The second is haptics. Now I know even with the original Pixel 6 and 6 Pro there was some variation on how good the haptics felt on either device, but either way, the Pixel 6a falls on the good side of the fence. In direct comparison to the Pixel 6, the Pixel 6a’s vibrations felt sharp and staccato, rather than like the muddy, “loose spring” feedback from the Pixel 6. It made typing on the software keyboard much more satisfying, something I’ll note you do a lot on a phone. These small details matter!
Strong battery life — In typical, casual, work-from-home use, the battery life on the Pixel 6a is impressive. On multiple occasions I was able to get more than a day and a half out of my Pixel 6a, using Slack, watching YouTube videos, and streaming music while I wrote. The 4,410 mAh battery is smaller than what you’d find on the Pixel 6 or 6 Pro but I wouldn’t be too worried about performance overall.
The adaptive battery features in Android 12 and the Extreme Battery Saver setting can really stretch things out, and with fast charging support you can top up easily, provided you have a charging brick. (My Chromebook charger worked nicely.) There is no wireless charging support, though, so if you’ve relied on a charging mat you’ll have to switch back to wired.
Now with a more phone and video call-heavy lifestyle, this might be a different story, especially if you’re combining that with frequent photo and video captures, but for anyone using the phone like a modern smartphone (as a messaging, media consumption, and social media machine), the Pixel 6a will treat you right.
One of the more noticeable refinements of the whole two-tone, Pixel 6a package is how Google changed the camera bar. On the Pixel 6a, the camera bar is far less pronounced — more of a small hill than a plateau — and that comes with some changes in camera quality.
Here’s the camera package for the Pixel 6:
- Wide lens: 50-megapixel f/1.9
- Ultrawide lens: 12-megapixel f/2.2
- Selfie lens: 8-megapixel f/2.0
And here’s the Pixel 6a's camera system:
- Wide lens: 12.2-megapixel f/1.7
- Ultrawide lens: 12-megapixel f/2.2
- Selfie lens: 8-megapixel f/2.0
This change is a return to the camera sensors of Google’s past, where most of the impressive performance was squeezed out of the software, not hardware. The good thing is, from a distance, I think you’d be hard-pressed to notice any dramatic difference between the Pixel 6a and and the Pixel 6. There’s no Motion Mode, but I doubt many people are using that every day. And you do get access to Magic Eraser — for removing unwanted objects from photos — which was one of the Pixel 6’s most impressive features anyway.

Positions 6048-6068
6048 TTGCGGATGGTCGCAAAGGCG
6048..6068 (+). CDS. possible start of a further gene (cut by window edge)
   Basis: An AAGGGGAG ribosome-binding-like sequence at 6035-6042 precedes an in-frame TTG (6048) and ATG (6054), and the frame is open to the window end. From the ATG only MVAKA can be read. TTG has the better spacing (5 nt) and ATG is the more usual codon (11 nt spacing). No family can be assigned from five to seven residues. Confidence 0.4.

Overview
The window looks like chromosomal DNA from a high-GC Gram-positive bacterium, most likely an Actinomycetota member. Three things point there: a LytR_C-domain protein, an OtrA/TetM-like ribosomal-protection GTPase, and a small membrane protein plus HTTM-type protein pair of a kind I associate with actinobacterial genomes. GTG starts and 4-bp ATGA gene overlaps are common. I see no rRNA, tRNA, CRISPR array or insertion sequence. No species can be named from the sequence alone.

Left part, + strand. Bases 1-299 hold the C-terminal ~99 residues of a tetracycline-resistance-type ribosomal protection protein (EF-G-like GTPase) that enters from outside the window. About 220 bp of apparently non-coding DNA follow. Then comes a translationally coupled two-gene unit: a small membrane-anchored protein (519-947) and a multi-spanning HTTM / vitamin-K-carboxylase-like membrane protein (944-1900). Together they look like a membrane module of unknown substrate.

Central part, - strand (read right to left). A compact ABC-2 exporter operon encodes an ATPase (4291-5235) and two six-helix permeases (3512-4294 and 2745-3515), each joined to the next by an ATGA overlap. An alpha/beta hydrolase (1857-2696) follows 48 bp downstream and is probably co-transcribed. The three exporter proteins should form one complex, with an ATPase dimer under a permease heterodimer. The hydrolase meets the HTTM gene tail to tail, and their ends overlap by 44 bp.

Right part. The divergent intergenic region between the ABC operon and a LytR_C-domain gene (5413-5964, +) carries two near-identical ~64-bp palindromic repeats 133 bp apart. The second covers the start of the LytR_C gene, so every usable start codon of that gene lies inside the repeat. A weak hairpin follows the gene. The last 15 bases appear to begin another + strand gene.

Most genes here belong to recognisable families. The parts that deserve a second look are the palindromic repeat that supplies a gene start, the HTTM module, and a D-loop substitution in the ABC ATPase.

What makes a Pixel camera Google-y has everything to do with the specific color temperature, white balance, and contrast choices the camera app makes, and you can more or less get similar results with either a 50-megapixel or 12.2-megapixel sensor.
The details are a slightly different story. Zoom in and pixel-peep and the Pixel 6’s sensor does seem to capture the tiniest bit more detail and capture slightly more natural portraits. Personally, I would not spend $150 more for marginally better image quality on the Pixel 6, but this could become a different equation when the Pixel 7 comes out.
For the rest, I think anyone who’s got a taste for Google’s specific look will be happy with the Pixel 6a.
If there’s anything that gives me pause, it’s history. Polarizing design aside, the Pixel 6 and 6 Pro were seen as successes for Google, ones that curdled after launch as owners reported display issues, slow performance, and bugs. This isn’t the first time this has happened with a Google phone, and my concern in recommending the Pixel 6a is, it might not be the last.
In all other cases, Google has seemed to improve on the past, producing a phone that’s fun to use and works well, at an even better price. Maybe being worried about the wheels falling off the Pixel 6a six months after it launches could end up being unnecessary. But there’s your word of caution, these kinds of things shouldn’t happen, but that doesn’t mean they won’t keep happening.
Google can still deliver a direct shot of solid phone basics.
The Pixel 6a is a promising start for Google’s hardware season; the company plans on also launching the Pixel Buds Pro, the Pixel Watch, and the Pixel 7 and 7 Pro this calendar year. What’s heartening to me is Google can still deliver a direct shot of solid phone basics in a strikingly-designed package, without having to cloud it with empty claims and razzle-dazzle. I just hope it lasts.